For 48 hours, designers, developers, scientists, web geeks and visionaries gathered to create what might become the next best thing.
They’ve gathered for Science Hack Day, a two-day all-night collaboration held in cities all over the world.
Ariel Waldman, the global coordinator of Science Hack Day, says the idea began when she and a few others were speaking at a conference about the idea of open science.
"We were talking about how frustrated we were, not that people aren't opening up science, but that people weren't really doing anything interesting with the open science that's out there," Waldman said.
There's a lot of unique things you can do with freely shared scientific data and scientific projects, Waldman said.
But also sitting in the audience was Jeremy Keith, who was inspired by the idea of open science, and decided to create Science Hack Day to address the problem.
The first science hack day was in London in June 2010. After seeing the success of the event, Waldman hosted a Science Hack Day in San Francisco that November.
"It's just this really great event where you get scientists, designers, and developers and all different types of people together in the same physical space for a weekend and see what they can rapidly prototype in 24 consecutive hours," she said.
Because there are no limits to creativity, the event allows people to create anything they want, while working with different types of people they wouldn't normally work with.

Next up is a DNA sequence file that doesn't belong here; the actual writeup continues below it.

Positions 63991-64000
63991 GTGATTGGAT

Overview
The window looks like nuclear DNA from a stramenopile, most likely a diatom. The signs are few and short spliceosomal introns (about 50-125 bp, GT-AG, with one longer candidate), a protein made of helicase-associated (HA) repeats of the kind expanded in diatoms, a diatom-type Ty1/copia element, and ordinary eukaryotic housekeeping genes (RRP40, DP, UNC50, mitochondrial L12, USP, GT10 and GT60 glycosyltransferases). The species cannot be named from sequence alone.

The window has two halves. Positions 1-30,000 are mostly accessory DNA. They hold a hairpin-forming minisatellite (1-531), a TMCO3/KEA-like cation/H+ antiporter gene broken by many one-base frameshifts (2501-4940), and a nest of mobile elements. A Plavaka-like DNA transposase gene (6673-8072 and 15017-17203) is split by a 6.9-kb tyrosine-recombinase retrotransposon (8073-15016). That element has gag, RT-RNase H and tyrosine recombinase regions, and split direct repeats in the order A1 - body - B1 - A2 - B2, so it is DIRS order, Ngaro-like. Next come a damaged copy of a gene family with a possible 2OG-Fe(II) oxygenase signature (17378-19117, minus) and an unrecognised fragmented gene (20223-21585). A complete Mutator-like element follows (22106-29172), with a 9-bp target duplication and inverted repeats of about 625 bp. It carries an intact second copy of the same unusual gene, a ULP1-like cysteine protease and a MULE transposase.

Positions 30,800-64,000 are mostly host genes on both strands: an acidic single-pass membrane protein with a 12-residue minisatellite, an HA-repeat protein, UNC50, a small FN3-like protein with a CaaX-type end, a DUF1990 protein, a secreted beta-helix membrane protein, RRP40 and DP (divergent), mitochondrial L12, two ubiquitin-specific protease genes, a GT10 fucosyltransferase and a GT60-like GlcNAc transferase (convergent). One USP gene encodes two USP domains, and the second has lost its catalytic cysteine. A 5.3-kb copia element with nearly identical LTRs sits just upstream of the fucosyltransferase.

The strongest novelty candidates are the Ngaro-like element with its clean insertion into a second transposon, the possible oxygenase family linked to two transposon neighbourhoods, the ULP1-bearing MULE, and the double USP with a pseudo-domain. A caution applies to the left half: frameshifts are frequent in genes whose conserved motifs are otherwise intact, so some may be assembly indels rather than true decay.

Collaboration is a big part of Science Hack Day and oftentimes inspiration can come from another person's idea.
When Matt Bellis, particle physicist and assistant professor at Siena College, attended a San Francisco hack day, one of the attendees was creating a device that would detect when he needed to shave — using simple code, a microscope that plugs into a USB and an open source library.
"He said 'I've got this very simple software that I run it over my face, it looks for the contrast between light and dark and it picks out my beard stubble and if there's a lot of stubble it says you've got to shave,'" Bellis recalled.
What struck Bellis about this hack was its similarity to some of the early particle physics experiments with cloud chambers. Instead of using pictures to record the data, he could use the original code from the beard detector and an open source library.
"In 2012, I wrote a small proposal to the American Physical Society, to make cloud chambers for schools and use webcams to record the data," he said. "I never would've even considered this or known that these tools were out there if I hadn't shown up at this science hack day."
The groups really try to have a fun environment where people are building whatever they want and sometimes those things go on to actually change how science is done, Waldman said.
The feedback and inspiration Bellis says he gets from Science Hack Day have helped him in his own research.
"Most of us are so busy that we're grateful for the opportunity to carve out a weekend to do something that might not turn into anything, and there's no onus for it to turn into anything," he said.
One of Waldman's goals for Science Hack Day is it gains enough momentum to happen on it's own.
"We are seeing that science hack day is expanding to all these different cities around the world and it's really awesome to watch because each city has it's own flavor and puts their own spin on it," Waldman said.
Though the event has spread to Mexico, Africa, and throughout Europe, Waldman says the program will add an ambassador program in the near future. The program will bring selected people from around the world to Science Hack Day in San Francisco, with hopes that they'll host similar events where they live.